Executive Producer: Career and Salary Facts

Research what it takes to become an executive producer. Learn about the duties of this job, the education requirements and salary to find out if this is the career for you. Schools offering Digital Filmmaking & Production degrees can also be found in these popular choices.

What Is an Executive Producer?

Executive producers administer the financial portion of a variety of productions. They may produce movies, plays, television shows or even commercials. They are responsible for raising the funding for the production, as well as making most, if not all, of the business decisions. Executive producers create and manage the budget, and must approve all changes and expenses. They also typically hire the director and most of the crew. These professionals work closely with the director to make sure the project is finished on time. They also help market and promote the finished product. The following chart provides an overview of the education, job outlook and average salary in this field.

Degree Required Bachelor's degree at minimum
Education Field of Study Business administration, finance, film studies
Key Responsibilities Supervise the business and financial aspects of productions, create or oversee budgets and purchases, obtain financial backing
Job Growth (2014-24) 9% (for producers and directors)*
Median Salary (2017) $89,799**

Sources: *U.S. Bureau of Labor Statistics, **PayScale.com

What Education is Required to Become an Executive Producer?

Executive producers oversee the financing and business-related decisions behind feature films, television films, plays and other forms of entertainment. There are no specific educational requirements to become an executive producer. You could be an actor, writer or film editor before advancing to the position of a producer. You may choose to start with a service organization or a performing arts union. You could also work for a business manager, press agent or managing director before moving up to the producer level.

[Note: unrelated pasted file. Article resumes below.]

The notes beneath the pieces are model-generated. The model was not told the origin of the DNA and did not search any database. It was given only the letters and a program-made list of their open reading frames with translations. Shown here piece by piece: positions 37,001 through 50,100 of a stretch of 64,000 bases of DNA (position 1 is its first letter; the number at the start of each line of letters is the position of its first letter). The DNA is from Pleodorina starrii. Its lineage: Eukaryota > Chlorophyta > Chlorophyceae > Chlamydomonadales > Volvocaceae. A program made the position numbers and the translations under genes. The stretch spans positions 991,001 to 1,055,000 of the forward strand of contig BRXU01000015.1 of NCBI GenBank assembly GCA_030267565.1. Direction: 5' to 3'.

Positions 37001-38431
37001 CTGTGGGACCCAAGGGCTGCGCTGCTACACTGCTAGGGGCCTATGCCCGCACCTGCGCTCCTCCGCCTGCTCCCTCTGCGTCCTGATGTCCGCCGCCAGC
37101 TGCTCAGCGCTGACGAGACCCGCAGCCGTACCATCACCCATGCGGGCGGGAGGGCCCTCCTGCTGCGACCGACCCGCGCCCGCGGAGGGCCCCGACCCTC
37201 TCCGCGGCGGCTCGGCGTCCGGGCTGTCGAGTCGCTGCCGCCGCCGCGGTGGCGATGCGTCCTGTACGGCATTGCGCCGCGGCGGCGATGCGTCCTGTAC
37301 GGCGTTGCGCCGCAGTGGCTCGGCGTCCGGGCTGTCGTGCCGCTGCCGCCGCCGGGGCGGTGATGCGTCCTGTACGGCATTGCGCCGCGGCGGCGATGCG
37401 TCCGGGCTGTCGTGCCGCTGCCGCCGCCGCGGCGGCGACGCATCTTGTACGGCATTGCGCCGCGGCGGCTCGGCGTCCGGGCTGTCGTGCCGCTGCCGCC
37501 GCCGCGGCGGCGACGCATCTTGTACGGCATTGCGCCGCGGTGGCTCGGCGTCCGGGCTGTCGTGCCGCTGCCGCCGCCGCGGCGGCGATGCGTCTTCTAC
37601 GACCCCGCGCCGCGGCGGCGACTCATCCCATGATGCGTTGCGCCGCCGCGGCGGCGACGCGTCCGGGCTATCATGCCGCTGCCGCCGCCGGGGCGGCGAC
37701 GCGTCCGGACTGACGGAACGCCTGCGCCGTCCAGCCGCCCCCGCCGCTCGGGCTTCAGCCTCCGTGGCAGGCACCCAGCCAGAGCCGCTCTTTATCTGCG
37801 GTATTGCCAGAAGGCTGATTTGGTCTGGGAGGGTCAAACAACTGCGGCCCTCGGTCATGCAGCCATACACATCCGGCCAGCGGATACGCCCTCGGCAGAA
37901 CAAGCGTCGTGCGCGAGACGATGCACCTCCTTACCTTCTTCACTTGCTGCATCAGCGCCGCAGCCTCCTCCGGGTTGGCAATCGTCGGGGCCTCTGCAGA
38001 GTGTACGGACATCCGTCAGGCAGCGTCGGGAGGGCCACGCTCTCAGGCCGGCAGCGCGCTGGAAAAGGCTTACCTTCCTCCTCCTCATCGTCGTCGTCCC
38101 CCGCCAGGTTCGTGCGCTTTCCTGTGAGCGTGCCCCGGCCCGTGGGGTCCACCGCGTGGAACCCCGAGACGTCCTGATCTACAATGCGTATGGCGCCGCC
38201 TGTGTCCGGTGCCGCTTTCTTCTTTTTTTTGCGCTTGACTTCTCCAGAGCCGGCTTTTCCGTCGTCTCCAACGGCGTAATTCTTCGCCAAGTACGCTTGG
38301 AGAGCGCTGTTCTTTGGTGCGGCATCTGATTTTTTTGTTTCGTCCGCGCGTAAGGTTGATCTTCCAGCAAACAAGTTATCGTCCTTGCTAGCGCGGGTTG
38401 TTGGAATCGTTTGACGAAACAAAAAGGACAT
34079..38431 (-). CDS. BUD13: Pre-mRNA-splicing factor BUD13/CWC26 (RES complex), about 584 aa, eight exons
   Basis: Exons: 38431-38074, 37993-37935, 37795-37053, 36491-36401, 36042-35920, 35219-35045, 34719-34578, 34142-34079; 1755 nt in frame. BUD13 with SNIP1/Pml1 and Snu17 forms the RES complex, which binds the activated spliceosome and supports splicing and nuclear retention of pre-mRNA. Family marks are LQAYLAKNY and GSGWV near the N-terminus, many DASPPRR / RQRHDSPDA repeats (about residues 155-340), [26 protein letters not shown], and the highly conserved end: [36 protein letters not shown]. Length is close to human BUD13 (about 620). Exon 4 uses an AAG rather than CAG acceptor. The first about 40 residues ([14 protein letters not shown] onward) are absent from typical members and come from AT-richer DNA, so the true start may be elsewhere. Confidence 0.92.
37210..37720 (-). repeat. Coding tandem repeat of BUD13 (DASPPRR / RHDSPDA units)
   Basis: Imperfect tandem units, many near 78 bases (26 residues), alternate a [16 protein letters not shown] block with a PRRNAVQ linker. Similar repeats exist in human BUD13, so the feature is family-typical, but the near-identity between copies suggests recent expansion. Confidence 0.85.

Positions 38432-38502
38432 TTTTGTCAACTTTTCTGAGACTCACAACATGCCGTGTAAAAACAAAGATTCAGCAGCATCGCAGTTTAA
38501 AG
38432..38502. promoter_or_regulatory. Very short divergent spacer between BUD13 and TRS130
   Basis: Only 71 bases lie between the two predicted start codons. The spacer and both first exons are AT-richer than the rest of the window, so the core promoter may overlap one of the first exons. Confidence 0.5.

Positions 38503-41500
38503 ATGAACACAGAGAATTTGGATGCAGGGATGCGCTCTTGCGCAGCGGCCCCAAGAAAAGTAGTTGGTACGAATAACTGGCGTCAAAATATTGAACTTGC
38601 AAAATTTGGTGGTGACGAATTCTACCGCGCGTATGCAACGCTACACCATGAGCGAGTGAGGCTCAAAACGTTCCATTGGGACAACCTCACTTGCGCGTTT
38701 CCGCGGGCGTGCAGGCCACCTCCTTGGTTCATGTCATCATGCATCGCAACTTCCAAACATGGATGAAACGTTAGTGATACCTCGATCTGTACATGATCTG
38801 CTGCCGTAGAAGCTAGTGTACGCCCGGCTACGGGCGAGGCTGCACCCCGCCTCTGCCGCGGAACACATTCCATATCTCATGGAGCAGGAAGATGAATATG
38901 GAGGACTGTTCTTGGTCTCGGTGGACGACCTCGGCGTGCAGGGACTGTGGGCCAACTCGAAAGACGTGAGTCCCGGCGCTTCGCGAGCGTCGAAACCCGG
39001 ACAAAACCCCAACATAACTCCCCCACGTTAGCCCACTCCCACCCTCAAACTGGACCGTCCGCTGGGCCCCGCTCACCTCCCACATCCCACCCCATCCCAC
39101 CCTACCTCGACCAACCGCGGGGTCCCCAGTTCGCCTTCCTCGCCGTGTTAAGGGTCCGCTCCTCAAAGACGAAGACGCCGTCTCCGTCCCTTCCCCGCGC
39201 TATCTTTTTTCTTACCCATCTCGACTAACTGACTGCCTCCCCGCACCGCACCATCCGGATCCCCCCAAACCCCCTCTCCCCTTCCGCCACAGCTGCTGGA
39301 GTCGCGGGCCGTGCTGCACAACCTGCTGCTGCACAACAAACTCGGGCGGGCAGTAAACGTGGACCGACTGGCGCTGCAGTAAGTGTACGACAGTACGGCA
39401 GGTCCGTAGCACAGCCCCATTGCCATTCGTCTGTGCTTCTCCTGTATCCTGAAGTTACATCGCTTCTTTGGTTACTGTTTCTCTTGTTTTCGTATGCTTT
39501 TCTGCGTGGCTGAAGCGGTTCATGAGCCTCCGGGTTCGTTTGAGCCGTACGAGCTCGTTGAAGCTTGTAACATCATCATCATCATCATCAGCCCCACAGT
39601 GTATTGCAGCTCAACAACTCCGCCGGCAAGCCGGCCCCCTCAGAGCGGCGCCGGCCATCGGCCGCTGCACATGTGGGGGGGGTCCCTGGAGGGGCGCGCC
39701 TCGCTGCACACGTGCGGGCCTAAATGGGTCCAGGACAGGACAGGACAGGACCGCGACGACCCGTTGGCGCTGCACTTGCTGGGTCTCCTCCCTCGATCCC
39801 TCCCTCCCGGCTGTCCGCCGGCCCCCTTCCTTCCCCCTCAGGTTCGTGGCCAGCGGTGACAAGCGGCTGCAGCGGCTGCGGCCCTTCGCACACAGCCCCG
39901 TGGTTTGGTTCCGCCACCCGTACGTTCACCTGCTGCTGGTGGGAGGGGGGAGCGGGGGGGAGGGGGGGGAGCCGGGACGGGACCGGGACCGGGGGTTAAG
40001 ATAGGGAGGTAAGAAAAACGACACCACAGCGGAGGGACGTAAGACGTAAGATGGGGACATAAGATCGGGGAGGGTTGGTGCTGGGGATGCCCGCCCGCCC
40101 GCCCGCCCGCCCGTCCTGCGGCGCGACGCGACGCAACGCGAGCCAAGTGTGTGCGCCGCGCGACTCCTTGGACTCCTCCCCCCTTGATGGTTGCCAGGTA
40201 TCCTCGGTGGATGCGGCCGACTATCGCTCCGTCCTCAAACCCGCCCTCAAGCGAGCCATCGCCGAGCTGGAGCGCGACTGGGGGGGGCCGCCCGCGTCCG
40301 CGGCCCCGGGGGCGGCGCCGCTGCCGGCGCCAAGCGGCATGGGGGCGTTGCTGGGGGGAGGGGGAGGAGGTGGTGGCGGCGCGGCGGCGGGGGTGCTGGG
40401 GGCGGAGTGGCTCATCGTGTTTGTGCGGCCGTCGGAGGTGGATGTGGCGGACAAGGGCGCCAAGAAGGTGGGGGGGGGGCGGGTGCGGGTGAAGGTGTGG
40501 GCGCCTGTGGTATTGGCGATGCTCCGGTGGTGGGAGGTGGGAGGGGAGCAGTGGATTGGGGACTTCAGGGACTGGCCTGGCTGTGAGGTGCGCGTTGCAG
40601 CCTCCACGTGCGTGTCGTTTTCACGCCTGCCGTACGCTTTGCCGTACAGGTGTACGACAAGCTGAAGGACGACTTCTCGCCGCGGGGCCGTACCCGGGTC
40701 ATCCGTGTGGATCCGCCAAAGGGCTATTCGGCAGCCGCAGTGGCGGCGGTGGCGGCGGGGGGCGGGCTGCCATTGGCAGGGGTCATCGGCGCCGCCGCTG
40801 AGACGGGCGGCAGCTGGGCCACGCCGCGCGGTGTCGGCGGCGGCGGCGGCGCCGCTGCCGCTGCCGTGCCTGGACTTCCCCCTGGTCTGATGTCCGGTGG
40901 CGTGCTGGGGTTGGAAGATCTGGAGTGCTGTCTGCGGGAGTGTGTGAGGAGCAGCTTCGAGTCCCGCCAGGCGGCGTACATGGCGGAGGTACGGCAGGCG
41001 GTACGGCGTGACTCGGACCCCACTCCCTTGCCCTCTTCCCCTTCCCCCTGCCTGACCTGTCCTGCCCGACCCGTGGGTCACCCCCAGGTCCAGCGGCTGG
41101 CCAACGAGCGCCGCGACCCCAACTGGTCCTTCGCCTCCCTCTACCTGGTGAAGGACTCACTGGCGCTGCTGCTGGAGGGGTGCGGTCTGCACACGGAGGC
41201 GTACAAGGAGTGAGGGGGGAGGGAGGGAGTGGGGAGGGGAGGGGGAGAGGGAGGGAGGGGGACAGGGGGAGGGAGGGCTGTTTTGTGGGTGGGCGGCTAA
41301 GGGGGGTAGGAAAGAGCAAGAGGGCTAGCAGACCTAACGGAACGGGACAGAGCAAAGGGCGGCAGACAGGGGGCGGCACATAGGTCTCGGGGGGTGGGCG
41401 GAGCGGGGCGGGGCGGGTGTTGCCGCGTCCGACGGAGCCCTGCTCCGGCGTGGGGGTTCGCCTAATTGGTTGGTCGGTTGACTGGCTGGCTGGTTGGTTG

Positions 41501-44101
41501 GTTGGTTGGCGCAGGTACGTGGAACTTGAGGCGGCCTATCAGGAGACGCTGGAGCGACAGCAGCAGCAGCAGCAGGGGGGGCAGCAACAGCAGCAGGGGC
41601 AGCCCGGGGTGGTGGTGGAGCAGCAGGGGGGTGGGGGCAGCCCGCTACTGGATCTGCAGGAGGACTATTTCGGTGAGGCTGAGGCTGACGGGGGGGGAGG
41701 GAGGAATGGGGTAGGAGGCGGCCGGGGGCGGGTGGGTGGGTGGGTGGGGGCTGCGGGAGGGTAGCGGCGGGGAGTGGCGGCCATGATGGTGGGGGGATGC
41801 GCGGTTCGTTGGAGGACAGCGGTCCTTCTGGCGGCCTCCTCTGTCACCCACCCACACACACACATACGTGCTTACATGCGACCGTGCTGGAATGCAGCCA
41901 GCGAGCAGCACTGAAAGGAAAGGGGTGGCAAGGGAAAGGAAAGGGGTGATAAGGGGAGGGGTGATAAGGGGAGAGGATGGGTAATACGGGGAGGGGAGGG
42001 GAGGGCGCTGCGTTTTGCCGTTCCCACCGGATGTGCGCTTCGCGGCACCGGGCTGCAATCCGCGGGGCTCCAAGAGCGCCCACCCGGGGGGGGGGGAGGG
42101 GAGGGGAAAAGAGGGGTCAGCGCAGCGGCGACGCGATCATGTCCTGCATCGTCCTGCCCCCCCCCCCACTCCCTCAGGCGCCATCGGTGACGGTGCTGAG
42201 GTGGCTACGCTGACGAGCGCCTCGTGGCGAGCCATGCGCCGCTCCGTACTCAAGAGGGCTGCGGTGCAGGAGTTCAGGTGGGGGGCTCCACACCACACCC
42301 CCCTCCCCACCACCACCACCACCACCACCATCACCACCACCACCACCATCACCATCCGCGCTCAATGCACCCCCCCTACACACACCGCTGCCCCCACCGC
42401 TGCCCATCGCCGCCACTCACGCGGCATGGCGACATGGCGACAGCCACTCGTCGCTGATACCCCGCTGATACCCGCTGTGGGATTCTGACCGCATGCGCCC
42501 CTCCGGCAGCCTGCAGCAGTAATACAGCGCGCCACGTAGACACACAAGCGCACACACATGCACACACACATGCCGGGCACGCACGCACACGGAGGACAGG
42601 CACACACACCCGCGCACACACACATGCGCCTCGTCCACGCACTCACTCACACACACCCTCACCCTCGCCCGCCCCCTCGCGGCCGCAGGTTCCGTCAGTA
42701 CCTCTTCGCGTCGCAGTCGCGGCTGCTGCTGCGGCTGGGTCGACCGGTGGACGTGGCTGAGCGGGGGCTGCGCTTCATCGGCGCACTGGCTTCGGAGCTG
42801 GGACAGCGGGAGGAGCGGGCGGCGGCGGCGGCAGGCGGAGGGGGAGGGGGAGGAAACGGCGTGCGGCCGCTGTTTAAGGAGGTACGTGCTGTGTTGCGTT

While some executive producers may go to film school, that may not be the standard path to entry in this field. A bachelor's degree in business administration or a related field could be helpful, as it could provide you with an understanding of business trends, economics and management. Some schools also offer graduate certificate programs in film and television producing that are designed to teach you how to develop and oversee a project's budget, translate scripts to the screen, pitch projects to financial backers and studios, and track the details of a production.

What Would My Duties Be?

Movie producers are executives who make the financial and business decisions for a film. This may involve arranging financing, developing ideas, purchasing a script or determining the scope of a planned film. A film may have one or more producers, including assistant, line and associate producers, but they all answer to you, the executive producer.

As an executive producer, you'll supervise one or more producers in the performance of their duties on one or multiple movie productions. You may work on your own or answer to others. Although a film's director may be a powerful figure, he or she may ultimately defer to the executive producer, who usually has the final word on film production-related matters.

What About Salary Potential and Job Outlook?

The salary range for most executive producers was between $39,665 and $174,321 as of January 2017, according to PayScale.com. In 2015, the average salary for producers and directors in general was $89,670, according to the U.S. Bureau of Labor Statistics.

A 9% job growth rate is predicted for the period of 2014-2024, which is faster than average. Some of this growth will likely be due to an increased appetite for U.S. movies overseas. Like many aspects of Hollywood, fate and talent will usually play a role in the success of your executive producing career.

What Are Some Related Alternative Careers?

Those interested in pursuing a related career may wish to consider top executives, writers and authors and multimedia artists and animators, all of which require at least a bachelor's degree. Top executives also make many of the decisions concerning the budget and operations of a particular organization. They implement various policies to help the organization succeed. Writers and authors create an array of written works, such as scripts, songs, books, articles and more. Multimedia artists and animators may also work on movies, tv shows or even video games. They create special effects and animations for these productions.

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